Engineer of the Enchanted Forest: Jangarh Singh Shyam
“For me, art and life are unceasing silences. Art penetrates life like an explosion of dance. I remember the forests (of my childhood). That memory makes me paint what I paint.” – Jangarh Singh Shyam
Jangarh Singh Shyam was a pioneering artist who inspired the Gond-Pardhan school of art and inaugurated the Jangarh Kalam, an artistic style named after him. Shyam was born into the Pardhan community of Madhya Pradesh, similar to the Gonds culturally but, in fact, a different vernacular group. The Pardhans were bards, who kept the Gondi way of life alive through mythmaking and music. However, with increasing modernisation and decreasing Gond patronage, they were forced to turn to animal husbandry, farming and other menial occupations in order to sustain themselves. In his native village of Patangarh, Shyam for instance, tended cows while doing a host of other odd jobs. He gained local recognition however, as something of a cultural prodigy, being an excellent flutist and painter. Villagers admired his draughtsmanship and invited him to decorate their homes and ceremonial venues with wall paintings. In 1981, a chance discovery of one such mural by a team of researchers from Bharat Bhavan – a multi-arts complex and museum in Bhopal – was to forever change Shyam’s life and open a new page in Indian art history.
Leading modernist artist and poet, J. Swaminathan, had an integral role to play in how Shyam’s artistic destiny unfolded. Under Swaminathan’s mentorship, he was invited to live, learn and grow as an artist in Bharat Bhavan. It is in Bhopal that Shyam’s art blossomed. He experimented in a variety of mediums and techniques and eventually created a distinctive style using dots and dashes, perhaps inspired by the Dighna wall paintings of Pardhan women-folk. This particular technique gave his works a rare force and energy – as if the forms in his paintings were alive and vibrating.
Shyam’s oeuvre took inspiration from both the rural and urban, the present and the past, the real and imagined. Along with reflecting his surroundings, both its familiar and unfamiliar aspects, he drew images that could only have been formed in his mind. Myths and fables, childhood stories, deities and demons – he put them all down on paper, giving them unique and original pictorial forms. Herein lies his greatest feat. Shyam’s art was conceptual and unprecedented. He wasn’t merely drawing from an older artistic tradition (like the Warli or the Mithila painters) but creating a whole new way of seeing. He was working with creatures and characters that the Pardhan community has lived with since the beginning – only he was making them come alive on paper, for the very first time.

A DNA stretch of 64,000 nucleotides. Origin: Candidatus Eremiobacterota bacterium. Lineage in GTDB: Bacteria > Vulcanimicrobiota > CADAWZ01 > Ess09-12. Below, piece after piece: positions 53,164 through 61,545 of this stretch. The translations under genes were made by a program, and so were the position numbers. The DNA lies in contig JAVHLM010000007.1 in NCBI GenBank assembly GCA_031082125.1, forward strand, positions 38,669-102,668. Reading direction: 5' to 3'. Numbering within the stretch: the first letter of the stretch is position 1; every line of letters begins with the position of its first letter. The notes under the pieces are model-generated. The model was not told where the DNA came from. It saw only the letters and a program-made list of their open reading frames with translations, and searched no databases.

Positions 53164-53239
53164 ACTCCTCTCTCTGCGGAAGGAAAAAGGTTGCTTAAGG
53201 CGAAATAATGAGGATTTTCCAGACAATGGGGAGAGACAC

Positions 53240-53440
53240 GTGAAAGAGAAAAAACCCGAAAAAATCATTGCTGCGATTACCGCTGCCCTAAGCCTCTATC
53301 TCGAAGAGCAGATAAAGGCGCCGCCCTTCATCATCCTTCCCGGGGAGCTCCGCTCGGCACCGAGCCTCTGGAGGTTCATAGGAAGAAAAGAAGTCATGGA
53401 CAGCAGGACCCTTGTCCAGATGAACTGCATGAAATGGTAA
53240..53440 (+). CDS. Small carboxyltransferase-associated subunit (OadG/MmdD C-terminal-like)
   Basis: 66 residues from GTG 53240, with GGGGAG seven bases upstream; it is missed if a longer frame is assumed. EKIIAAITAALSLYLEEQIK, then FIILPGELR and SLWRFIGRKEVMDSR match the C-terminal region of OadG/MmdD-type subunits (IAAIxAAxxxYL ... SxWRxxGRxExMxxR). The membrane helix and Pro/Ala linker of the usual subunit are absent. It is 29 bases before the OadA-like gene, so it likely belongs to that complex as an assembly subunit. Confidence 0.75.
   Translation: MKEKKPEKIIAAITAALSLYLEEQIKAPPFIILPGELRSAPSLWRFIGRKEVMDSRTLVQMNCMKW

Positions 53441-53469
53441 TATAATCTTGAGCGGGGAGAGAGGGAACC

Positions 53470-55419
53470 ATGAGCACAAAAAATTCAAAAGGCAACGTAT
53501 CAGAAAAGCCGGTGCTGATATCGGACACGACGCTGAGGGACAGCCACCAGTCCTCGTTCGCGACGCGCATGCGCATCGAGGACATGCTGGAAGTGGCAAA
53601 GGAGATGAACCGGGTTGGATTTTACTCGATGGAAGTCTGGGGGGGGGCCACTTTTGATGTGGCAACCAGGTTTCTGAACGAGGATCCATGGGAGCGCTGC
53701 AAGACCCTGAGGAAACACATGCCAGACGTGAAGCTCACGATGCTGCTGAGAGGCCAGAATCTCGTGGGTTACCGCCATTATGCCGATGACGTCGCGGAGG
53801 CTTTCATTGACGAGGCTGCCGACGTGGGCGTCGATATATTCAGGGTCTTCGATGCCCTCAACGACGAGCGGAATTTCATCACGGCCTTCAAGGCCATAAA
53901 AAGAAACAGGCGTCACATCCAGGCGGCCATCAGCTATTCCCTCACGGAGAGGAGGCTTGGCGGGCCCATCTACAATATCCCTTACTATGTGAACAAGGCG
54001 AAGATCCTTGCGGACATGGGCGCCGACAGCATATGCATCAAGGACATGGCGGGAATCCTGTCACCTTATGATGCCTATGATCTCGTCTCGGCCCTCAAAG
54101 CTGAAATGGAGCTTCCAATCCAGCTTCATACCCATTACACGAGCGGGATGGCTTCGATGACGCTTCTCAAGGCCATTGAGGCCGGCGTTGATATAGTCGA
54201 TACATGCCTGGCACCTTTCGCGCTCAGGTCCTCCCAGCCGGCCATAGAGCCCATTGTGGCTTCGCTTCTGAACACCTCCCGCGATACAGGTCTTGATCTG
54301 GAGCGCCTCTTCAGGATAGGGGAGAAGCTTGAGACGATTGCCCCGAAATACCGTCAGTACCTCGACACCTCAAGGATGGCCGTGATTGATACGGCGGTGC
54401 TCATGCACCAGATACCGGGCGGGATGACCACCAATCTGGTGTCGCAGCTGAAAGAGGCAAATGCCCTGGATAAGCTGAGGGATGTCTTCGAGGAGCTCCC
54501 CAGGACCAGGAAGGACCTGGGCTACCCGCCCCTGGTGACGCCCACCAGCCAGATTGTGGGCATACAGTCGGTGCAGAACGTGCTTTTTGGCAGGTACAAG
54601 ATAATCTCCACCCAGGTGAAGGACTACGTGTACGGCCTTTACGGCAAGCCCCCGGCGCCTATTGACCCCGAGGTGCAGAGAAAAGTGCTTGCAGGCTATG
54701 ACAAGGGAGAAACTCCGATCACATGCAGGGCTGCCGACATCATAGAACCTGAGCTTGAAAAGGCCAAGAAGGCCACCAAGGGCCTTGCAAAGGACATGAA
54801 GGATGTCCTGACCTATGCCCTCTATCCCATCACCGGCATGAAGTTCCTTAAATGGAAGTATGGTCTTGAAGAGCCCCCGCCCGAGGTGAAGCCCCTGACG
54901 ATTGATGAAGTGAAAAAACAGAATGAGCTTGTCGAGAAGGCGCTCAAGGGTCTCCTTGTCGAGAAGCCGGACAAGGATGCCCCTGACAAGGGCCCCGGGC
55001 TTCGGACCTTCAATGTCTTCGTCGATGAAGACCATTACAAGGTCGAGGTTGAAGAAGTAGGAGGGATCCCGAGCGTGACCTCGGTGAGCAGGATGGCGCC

Very often, Shyam’s response towards the forms he was creating was a fascinating mixture of fear, respect, awe and love. The deities that he believed in, the enchanting stories from his childhood, weren’t really meant to be given visual form, hadn’t been given any before he decided to put them down on wall and paper and canvas. He believed that they held an inherent power, as did their images. What if they got angry and caused him harm?
Shyam’s work existed in two realms – that of the visible world and that of the invisible magical forest that his ancestors had created for him.
His popularity soon spread beyond Madhya Pradesh to draw both national and international interest. His work was included in prestigious exhibitions such as the Magiciens de la Terre held in Centre Pompidou, Paris and Other Masters at the Crafts Museum, Delhi, among others. In 2001, on an international residency at the Mithila Museum, Japan, Shyam killed himself at the age of 39. It is widely believed that he was suffering from acute depression and loneliness, the management was heavily blamed and criticised for the episode (the museum initially refused to send his body back to India as it wasn’t ‘budgeted’ for), but the actual reasons for this death remain a mystery to this day.
Shyam is survived by his wife and children who are also painters, and his life and work has inspired not only them but many from his community to carry on his legacy. Young boys from his village followed him to Bhopal, and Shyam generously taking them under his wing trained them in the style that he was incidentally creating. Many of those who apprenticed under him continue the tradition of the ‘Jangarh Kalam’ today, developing individual signatures within it.
They say Jangarh died before his time. They say had he lived he’d have scaled taller peaks. But Jangarh, we must remember (since we live in time), has scaled time.
-Venkat Raman Singh Shyam, Jangarh’s nephew and apprentice